"It is not a question of asking the international community to honor or recognize Native sovereignty. The question is where, when and how was there ever a legal or internationally recognizable transfer of our sovereignty to the US, Canada or anyone else. If we start with the premise that our sovereignty WAS recognized, the only way it could not STILL be is that if there was some legal act of subjugation. Let the US or Canada produce their treaty that establishes that transfer of authority. Our sovereignty is NOT a treaty right and it was not surrendered in one either.

"This isn't about a broken promise. We aren't jilted lovers. We are not begging for the international community to respect us or feel sorry for us. Our sovereignty is an internationally recognized authority to 'carry ourselves.' We aren't asking a favor of the world. It is the legal and moral obligation of other nations to acknowledge that America's 'Final Solution' has failed. We are still here and although it is argued that some of our distinction has faded (and how could it not have in light of US and Canadian policies?), our sovereign birthright has not." Read more:

Meanwhile, the session of the UN Rapporteur in Tucson was held at the University of Arizona, which is boycotted by many Native Americans.

During the session, Rivas said she has boycotted the university because of its involvement in the development of spyware targeting Indigenous Peoples on the border.

San Carlos Apache Wendsler Nosie did attend the session, but pointed out when he testified that he had boycotted the university for 19 years. Nosie said the university had him arrested during protests to protect sacred Mount Graham from the construction of telescopes. After years of protests and court cases, the telescopes were put on the sacred mountain by a consortium headed by the University of Arizona and the Pope.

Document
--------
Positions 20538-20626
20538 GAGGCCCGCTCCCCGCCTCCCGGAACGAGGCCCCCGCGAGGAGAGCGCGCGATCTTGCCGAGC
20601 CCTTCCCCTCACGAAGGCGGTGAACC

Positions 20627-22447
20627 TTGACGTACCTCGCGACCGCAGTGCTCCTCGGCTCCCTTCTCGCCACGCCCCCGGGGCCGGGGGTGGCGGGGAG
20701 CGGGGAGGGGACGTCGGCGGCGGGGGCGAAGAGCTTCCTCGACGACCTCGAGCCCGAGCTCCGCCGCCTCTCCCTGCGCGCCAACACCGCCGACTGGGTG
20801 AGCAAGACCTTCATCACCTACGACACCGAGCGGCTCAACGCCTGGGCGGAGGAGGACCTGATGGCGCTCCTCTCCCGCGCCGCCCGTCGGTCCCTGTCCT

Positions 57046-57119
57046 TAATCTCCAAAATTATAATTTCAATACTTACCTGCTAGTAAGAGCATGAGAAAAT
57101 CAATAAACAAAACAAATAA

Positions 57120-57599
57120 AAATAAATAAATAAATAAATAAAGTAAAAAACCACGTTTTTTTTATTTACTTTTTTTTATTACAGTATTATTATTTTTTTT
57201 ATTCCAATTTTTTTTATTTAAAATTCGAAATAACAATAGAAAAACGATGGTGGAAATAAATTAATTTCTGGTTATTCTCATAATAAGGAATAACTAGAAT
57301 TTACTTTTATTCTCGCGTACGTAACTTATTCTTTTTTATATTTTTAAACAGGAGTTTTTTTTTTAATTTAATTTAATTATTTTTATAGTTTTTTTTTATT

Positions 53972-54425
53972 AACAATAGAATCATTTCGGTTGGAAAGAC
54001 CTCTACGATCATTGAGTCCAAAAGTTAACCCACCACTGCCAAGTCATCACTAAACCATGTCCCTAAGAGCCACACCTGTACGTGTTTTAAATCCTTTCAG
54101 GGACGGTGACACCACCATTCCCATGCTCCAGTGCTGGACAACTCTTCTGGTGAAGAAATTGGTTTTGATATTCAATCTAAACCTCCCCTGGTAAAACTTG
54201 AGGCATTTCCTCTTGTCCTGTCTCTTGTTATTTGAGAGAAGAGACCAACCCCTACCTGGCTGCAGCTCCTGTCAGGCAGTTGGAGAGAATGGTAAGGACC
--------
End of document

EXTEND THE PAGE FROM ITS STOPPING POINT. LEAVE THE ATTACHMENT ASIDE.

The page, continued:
Others at the Tucson session questioned the sponsorship by the Ford Foundation, whose board members include a member of Goldman Sachs.

In its new report, Amnesty International also questioned the motives of the United Nations, pointing out opportunists and financial profiteers.

“In the last year it has all too often become clear that opportunistic alliances and financial interests have trumped human rights as global powers jockey for influence in the Middle East and North Africa,” said Salil Shetty.

“The language of human rights is adopted when it serves political or corporate agendas, and shelved when inconvenient or standing in the way of profit.”

Read Amnesty’s new report:
Amnesty 2012: No longer business as usual for tyranny and injustice:
Watch John Kane television interview: